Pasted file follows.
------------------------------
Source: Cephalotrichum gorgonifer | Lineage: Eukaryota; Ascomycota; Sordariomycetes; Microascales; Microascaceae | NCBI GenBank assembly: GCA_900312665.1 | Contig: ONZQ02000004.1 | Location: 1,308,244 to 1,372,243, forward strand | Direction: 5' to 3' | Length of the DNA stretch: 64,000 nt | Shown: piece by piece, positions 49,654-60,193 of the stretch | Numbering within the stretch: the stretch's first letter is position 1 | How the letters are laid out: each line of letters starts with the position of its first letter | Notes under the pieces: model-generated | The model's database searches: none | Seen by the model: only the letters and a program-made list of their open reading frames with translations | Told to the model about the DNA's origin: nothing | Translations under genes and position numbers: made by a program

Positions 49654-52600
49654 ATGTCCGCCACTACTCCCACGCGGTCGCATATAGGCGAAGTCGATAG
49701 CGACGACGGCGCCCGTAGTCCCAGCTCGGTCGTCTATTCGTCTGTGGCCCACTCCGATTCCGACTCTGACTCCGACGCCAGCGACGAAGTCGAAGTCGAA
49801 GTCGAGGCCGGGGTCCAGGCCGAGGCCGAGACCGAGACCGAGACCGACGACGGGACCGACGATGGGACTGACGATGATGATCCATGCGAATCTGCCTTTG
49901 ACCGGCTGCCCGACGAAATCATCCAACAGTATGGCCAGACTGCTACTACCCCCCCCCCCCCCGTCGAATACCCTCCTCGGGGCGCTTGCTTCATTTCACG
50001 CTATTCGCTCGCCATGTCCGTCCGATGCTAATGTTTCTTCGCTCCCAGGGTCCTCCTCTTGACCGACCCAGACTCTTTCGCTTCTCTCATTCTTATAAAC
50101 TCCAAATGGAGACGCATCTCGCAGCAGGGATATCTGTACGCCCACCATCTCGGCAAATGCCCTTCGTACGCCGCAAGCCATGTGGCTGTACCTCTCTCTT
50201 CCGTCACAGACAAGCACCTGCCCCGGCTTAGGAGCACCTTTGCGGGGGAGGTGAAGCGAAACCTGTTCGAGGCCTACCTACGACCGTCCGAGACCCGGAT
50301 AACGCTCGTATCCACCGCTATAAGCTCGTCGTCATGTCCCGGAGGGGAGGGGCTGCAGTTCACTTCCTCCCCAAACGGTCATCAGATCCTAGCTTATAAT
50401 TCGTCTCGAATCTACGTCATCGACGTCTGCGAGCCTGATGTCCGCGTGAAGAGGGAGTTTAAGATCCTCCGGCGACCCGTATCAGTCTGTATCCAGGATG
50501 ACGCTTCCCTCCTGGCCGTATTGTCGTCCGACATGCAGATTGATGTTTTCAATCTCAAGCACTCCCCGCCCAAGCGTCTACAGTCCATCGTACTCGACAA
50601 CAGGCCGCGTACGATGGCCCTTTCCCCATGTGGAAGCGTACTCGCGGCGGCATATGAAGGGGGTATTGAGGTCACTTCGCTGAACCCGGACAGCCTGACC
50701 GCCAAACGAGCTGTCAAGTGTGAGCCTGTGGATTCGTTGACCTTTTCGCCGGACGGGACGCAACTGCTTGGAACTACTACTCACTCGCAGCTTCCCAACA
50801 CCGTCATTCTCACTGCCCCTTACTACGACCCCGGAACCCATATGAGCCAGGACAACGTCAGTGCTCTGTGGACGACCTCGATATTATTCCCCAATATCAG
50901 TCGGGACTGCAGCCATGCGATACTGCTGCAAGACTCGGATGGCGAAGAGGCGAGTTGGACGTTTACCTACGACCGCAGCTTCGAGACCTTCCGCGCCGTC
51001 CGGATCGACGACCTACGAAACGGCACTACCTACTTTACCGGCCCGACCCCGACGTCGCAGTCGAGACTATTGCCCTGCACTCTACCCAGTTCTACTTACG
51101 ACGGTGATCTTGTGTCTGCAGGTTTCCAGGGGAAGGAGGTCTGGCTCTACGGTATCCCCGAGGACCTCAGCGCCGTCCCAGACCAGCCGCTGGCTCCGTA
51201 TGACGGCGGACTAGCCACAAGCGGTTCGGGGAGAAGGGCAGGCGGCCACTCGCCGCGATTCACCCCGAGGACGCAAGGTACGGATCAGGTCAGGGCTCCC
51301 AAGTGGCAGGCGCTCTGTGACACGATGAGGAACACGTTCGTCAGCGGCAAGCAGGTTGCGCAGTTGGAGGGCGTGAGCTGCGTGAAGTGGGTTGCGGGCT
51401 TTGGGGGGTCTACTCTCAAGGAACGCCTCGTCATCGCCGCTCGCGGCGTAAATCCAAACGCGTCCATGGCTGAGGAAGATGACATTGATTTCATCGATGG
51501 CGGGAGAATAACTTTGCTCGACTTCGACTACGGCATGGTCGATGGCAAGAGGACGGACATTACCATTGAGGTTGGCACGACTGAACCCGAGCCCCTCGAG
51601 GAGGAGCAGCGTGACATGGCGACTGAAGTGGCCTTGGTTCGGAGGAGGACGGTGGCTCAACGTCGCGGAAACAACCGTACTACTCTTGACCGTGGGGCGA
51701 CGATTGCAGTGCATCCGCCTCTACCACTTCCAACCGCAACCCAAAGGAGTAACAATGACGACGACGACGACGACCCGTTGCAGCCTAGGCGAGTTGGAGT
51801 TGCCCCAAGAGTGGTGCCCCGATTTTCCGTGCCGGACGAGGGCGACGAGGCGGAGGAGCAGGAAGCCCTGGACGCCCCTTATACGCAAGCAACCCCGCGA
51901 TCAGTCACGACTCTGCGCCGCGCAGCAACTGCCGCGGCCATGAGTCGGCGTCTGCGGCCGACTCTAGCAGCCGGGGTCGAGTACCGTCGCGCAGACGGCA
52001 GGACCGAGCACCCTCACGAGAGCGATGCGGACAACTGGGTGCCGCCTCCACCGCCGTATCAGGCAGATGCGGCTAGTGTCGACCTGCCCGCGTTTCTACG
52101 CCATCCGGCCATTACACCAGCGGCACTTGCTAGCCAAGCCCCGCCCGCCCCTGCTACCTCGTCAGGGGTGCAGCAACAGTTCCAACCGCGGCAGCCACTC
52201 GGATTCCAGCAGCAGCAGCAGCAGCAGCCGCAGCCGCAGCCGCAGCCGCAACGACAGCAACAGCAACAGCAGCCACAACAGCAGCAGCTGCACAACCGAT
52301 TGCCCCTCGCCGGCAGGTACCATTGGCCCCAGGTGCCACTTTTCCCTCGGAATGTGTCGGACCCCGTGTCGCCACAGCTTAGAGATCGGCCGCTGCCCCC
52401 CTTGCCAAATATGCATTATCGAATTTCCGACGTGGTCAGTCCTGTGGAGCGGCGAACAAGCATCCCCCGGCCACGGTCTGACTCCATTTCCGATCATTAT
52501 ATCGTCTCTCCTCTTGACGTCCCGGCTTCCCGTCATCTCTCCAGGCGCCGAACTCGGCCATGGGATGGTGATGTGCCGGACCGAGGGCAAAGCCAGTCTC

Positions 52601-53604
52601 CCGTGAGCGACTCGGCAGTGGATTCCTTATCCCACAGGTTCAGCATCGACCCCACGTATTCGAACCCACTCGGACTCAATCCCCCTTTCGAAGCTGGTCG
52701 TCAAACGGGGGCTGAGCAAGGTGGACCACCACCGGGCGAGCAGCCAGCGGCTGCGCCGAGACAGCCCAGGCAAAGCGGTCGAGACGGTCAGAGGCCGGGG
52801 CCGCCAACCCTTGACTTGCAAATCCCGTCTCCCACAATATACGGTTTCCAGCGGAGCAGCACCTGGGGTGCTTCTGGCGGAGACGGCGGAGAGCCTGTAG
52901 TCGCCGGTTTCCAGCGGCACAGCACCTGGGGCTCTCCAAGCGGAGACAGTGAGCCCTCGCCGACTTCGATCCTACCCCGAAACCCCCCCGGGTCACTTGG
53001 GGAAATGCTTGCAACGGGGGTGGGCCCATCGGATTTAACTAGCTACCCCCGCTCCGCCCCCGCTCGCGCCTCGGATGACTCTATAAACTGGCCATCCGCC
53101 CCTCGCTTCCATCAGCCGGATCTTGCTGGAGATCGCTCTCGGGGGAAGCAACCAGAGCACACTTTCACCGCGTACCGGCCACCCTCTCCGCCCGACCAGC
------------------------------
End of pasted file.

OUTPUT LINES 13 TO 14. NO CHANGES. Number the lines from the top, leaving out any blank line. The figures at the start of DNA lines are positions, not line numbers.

50601 CAGGCCGCGTACGATGGCCCTTTCCCCATGTGGAAGCGTACTCGCGGCGGCATATGAAGGGGGTATTGAGGTCACTTCGCTGAACCCGGACAGCCTGACC
50701 GCCAAACGAGCTGTCAAGTGTGAGCCTGTGGATTCGTTGACCTTTTCGCCGGACGGGACGCAACTGCTTGGAACTACTACTCACTCGCAGCTTCCCAACA